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The Basics<br />Whole numbers 1, 2, 3, 4,.. are called natural numbers and they are used to track whole items. <br />If x and y are two natural numbers and x can be divided by y, we say x is a multiple of y or y is a factorof x. Hence 15 is a multiple of 3 (or 5), and 3 (or 5) is a factor of 15. Note that a number x is always the multiple of itself and the number 1.<br />A prime number is a natural number that can only be divided by 1 and itself. Its factors consist of 1 and itself only. <br />Hence 2, 3, 5, 7, 11, 13,… are prime numbers. <br />15 is not a prime number because 15 can be divided by 3 or 5. The number 1 is not a prime number. <br />
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The Basics<br />Whole numbers 1, 2, 3, 4,.. are called natural numbers and they are used to track whole items. <br />If x and y are two natural numbers and x can be divided by y, we say x is a multiple of y or y is a factorof x. Hence 15 is a multiple of 3 (or 5), and 3 (or 5) is a factor of 15. Note that a number x is always the multiple of itself and the number 1.<br />A prime number is a natural number that can only be divided by 1 and itself. Its factors consist of 1 and itself only. <br />Hence 2, 3, 5, 7, 11, 13,… are prime numbers. <br />15 is not a prime number because 15 can be divided by 3 or 5. The number 1 is not a prime number. <br />Example A. List the factors and the multiples of 12. <br />
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The Basics<br />Whole numbers 1, 2, 3, 4,.. are called natural numbers and they are used to track whole items. <br />If x and y are two natural numbers and x can be divided by y, we say x is a multiple of y or y is a factorof x. Hence 15 is a multiple of 3 (or 5), and 3 (or 5) is a factor of 15. Note that a number x is always the multiple of itself and the number 1.<br />A prime number is a natural number that can only be divided by 1 and itself. Its factors consist of 1 and itself only. <br />Hence 2, 3, 5, 7, 11, 13,… are prime numbers. <br />15 is not a prime number because 15 can be divided by 3 or 5. The number 1 is not a prime number. <br />Example A. List the factors and the multiples of 12. <br />The factors of 12:<br />The multiples of 12:<br />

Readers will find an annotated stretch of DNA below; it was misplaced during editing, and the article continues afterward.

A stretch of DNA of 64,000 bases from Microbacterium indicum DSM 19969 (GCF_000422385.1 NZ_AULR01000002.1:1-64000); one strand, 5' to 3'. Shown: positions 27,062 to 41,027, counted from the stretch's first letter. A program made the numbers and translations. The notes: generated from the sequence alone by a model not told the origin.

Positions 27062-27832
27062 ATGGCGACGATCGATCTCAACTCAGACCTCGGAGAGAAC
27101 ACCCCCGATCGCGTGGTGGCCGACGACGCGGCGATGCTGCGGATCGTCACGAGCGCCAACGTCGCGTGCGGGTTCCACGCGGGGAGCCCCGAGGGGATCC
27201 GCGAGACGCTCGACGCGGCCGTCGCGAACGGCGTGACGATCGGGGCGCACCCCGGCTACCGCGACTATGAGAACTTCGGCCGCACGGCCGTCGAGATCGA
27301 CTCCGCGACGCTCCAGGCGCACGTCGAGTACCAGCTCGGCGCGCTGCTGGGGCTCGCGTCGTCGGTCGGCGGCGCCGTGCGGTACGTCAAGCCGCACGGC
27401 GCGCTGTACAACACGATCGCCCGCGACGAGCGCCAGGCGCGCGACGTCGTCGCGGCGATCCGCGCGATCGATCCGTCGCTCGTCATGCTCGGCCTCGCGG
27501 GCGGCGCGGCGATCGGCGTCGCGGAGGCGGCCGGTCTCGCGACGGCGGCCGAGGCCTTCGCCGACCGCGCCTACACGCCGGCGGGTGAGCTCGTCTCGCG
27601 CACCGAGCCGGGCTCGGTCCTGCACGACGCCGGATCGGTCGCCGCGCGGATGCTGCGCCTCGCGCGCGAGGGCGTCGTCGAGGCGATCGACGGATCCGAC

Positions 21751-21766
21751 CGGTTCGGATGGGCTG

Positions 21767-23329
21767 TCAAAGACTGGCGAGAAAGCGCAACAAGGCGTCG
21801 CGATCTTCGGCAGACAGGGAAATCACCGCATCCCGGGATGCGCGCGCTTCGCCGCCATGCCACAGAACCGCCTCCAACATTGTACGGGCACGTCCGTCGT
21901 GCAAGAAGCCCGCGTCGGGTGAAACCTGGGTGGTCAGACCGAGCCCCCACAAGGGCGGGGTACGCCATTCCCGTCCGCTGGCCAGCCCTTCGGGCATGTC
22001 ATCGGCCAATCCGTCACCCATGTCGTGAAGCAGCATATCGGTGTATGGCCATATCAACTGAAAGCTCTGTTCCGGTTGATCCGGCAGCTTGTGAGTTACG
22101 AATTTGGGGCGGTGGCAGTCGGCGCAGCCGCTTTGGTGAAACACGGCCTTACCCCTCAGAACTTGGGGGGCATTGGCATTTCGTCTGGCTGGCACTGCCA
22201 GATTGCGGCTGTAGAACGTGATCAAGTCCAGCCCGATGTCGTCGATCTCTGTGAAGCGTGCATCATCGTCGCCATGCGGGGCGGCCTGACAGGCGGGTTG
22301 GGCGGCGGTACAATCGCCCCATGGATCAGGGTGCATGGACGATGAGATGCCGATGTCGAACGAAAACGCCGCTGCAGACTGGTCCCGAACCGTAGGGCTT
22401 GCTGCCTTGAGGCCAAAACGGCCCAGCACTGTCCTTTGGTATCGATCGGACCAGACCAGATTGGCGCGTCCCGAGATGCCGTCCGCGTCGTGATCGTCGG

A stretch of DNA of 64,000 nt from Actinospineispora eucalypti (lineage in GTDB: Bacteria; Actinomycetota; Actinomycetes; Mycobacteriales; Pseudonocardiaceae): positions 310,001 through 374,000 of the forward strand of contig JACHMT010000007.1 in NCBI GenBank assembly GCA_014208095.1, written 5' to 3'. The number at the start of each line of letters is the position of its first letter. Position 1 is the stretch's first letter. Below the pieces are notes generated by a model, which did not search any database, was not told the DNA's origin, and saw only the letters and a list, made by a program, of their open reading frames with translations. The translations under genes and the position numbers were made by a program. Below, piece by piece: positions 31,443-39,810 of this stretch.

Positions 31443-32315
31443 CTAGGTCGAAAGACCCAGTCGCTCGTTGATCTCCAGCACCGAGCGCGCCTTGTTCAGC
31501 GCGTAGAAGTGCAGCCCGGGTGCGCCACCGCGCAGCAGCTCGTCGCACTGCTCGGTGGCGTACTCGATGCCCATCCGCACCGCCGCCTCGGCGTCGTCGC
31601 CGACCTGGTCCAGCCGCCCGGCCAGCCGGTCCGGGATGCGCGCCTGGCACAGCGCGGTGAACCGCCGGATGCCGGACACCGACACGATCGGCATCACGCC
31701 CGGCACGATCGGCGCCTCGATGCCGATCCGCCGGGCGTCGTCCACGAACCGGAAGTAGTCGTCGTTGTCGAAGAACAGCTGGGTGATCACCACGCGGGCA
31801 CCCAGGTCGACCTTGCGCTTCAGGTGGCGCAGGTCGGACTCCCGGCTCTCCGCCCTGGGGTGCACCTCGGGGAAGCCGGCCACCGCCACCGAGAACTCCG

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The Basics<br />Whole numbers 1, 2, 3, 4,.. are called natural numbers and they are used to track whole items. <br />If x and y are two natural numbers and x can be divided by y, we say x is a multiple of y or y is a factorof x. Hence 15 is a multiple of 3 (or 5), and 3 (or 5) is a factor of 15. Note that a number x is always the multiple of itself and the number 1.<br />A prime number is a natural number that can only be divided by 1 and itself. Its factors consist of 1 and itself only. <br />Hence 2, 3, 5, 7, 11, 13,… are prime numbers. <br />15 is not a prime number because 15 can be divided by 3 or 5. The number 1 is not a prime number. <br />Example A. List the factors and the multiples of 12. <br />The factors of 12: 1, 2, 3, 4, 6, and 12.<br />The multiples of 12:<br />
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The Basics<br />Whole numbers 1, 2, 3, 4,.. are called natural numbers and they are used to track whole items. <br />If x and y are two natural numbers and x can be divided by y, we say x is a multiple of y or y is a factorof x. Hence 15 is a multiple of 3 (or 5), and 3 (or 5) is a factor of 15. Note that a number x is always the multiple of itself and the number 1.<br />A prime number is a natural number that can only be divided by 1 and itself. Its factors consist of 1 and itself only. <br />Hence 2, 3, 5, 7, 11, 13,… are prime numbers. <br />15 is not a prime number because 15 can be divided by 3 or 5. The number 1 is not a prime number. <br />Example A. List the factors and the multiples of 12. <br />The factors of 12: 1, 2, 3, 4, 6, and 12.<br />The multiples of 12: 12=1x12, <br />